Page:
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Propachlor (Ramrod, Bexton) Herbicide Profile 2/85

                        CHEMICAL FACT SHEET FOR:
                                Propachlor
FACT SHEET NUMBER: 44
DATE ISSUED: FEBRUARY 11, 1985
               1. DESCRIPTION OF THE CHEMICAL
- Generic Name:  2-chloro-N-isopropylacetanilide (C11H14ClNO)
- Common Name:  propachlor
- Trade Names:  Ramrod, Bexton, and CP 31393
- EPA Shaughnessy Code:  019101
- Chemical Abstracts Service (CAS) Number:  1918-16-7
- Year of Initial Registration:  1965
- Pesticide Type:  Herbicide
- Chemical Family:  alpha-chloroacetamide
- U.S. Producer:  Monsanto Company
               2. USE PATTERNS AND FORMULATIONS
- Application sites:  Propachlor is registered for use as a preemergence
  herbicide on corn (all types), soybeans (seed only), grain sorghum
  (milo), green peas, pumpkins, cotton, and flax.  In corn, propachlor
  can also be applied as an early postemergence control.  Sorghum is the
  largest use site for propachlor, accounting for most uses of the wet-
  able powder formulation.  Corn is the second largest use site for
  propachlor, accounting for most uses of the granular formulation.
- Types of formulations:  Propachlor is available in granular, wettable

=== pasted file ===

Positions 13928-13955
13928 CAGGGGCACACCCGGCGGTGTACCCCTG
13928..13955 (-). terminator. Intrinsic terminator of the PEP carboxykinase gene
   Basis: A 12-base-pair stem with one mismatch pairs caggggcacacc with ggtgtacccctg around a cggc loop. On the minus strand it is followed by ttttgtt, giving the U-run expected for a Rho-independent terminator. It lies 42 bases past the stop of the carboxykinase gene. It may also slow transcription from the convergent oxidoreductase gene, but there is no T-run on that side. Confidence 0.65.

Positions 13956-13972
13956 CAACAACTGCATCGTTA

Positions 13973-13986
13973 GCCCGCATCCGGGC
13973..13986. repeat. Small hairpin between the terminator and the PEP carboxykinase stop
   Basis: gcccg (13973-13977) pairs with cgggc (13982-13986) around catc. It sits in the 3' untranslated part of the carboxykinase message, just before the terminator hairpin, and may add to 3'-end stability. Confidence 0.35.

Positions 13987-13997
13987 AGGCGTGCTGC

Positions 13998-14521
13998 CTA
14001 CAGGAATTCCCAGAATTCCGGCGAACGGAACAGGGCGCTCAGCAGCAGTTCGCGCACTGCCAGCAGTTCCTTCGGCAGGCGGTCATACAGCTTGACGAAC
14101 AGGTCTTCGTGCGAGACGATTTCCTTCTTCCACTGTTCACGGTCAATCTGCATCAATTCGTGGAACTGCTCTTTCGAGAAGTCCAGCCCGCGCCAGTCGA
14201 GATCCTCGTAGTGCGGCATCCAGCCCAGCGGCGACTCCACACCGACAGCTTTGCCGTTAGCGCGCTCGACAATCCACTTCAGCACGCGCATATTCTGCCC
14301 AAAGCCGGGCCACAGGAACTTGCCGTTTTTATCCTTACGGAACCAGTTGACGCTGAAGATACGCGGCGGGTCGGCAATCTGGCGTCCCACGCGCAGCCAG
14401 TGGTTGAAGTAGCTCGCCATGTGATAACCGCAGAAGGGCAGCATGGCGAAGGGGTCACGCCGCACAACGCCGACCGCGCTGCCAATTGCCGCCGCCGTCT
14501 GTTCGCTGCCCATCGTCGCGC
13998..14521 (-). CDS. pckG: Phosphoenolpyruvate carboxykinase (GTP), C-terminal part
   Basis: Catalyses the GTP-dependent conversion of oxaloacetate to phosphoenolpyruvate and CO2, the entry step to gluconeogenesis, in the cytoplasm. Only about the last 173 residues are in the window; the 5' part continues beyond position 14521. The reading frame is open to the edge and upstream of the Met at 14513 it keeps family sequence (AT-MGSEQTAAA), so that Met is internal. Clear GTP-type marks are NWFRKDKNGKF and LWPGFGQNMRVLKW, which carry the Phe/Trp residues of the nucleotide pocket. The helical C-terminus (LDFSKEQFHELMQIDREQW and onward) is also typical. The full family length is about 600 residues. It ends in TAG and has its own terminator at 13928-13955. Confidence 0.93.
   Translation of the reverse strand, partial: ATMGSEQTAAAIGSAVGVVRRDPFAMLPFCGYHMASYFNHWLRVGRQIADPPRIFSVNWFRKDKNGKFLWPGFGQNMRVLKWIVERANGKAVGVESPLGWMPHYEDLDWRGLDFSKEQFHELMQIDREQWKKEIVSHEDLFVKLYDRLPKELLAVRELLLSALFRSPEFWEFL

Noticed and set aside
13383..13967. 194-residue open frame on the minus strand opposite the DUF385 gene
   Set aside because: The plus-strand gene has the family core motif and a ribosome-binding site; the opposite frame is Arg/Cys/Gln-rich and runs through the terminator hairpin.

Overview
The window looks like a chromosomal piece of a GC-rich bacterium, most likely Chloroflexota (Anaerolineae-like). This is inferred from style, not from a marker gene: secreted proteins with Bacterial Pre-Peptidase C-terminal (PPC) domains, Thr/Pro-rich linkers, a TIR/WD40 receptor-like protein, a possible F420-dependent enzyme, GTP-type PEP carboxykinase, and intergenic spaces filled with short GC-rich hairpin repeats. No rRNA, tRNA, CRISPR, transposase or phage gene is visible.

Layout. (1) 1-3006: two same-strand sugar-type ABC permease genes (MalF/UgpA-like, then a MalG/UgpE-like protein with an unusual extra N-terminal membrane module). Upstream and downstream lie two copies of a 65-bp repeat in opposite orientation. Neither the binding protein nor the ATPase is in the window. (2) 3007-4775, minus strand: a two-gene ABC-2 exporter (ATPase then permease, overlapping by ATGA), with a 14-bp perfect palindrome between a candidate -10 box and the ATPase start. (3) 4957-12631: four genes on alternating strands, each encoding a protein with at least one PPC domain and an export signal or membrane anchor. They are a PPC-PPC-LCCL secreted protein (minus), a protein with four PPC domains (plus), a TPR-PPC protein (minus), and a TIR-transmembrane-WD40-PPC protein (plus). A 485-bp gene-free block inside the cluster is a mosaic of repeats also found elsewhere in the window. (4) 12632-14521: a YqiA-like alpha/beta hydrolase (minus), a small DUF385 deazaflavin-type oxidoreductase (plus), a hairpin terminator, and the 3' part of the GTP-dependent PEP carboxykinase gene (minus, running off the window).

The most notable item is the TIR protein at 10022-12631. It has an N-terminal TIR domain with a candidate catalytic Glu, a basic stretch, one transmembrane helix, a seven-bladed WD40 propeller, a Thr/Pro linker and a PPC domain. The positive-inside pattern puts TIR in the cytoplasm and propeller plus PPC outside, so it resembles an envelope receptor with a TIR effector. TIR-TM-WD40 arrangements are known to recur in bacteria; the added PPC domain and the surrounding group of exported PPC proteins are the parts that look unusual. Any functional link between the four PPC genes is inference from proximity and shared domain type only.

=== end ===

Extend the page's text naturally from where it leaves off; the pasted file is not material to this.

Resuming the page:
powder, and flowable liquid concentrate formulations.
- Types and methods of applications:  Propachlor is applied as a pre-
  emergence broadcast spray or banded ground application, and only one
  application is allowed per year.
- Application rates:  3.0 to 6.0 lbs. a.i./A on crop sites.
- Usual carriers:  Attapulgite/montmorillonite clay and water.
                       3. SCIENCE FINDINGS
Chemical Characteristics
- Propachlor is a light tan solid at room temperature, and its molecular
  weight is 211.70.  The boiling point is 110 degrees C at 0.3 mm Hg.
  Propachlor is soluble in most organic solvents and in water (at 23
  degrees C) to 693 ppm.
Toxicological Characteristics
- Acute toxicology effects of propachlor are as follows:
  - Acute oral toxicity in rats:  1.80 g/kg body weight, Toxicity
    Category III.
  - Acute dermal toxicity in rabbits:  >20.0 g/kg body weight,
    Toxicity Category IV.
  - Skin irritation in rabbits:  slight irritant, Toxicity Category III.
  - Eye irritation in rabbits:  Corrosivity and corneal opacity not
    reversible within seven days, Toxicity Category I.
- Chronic toxicology effects of propachlor are as follows:
  - A teratology test in rats has shown that propachlor tested at the
    highest dose level (HDT) failed to induce teratogenic, fetotoxic,
    or maternal effects.  The HDT was 200 mg/kg/day.
- Major routes of human exposure:
  - Non-dietary exposure to propachlor by a farmer as an applicator
    during mixing, loading, spraying, and flagging is probable.
  - Exposure of humans to propachlor through contamination of ground-
    water and runoff contamination of surface water after heavy spring
    precipitation is probable.
  - The dietary exposure (mg/kg/day) to propachlor by the U.S. popula-
    tion from treated food crops is possible.
Physiological and Biochemical Behavioral Characteristics
- Absorption characteristics:  Propachlor is adsorbed mainly by
  germinating seedling shoots, secondarily by roots.
- Translocation:  Propachlor is translocated throughout the plant,
  mainly in the vegetative tissues.
- Mechanism of pesticidal action:  Propachlor is a strong inhibitor of
  cell elongation and protein synthesis.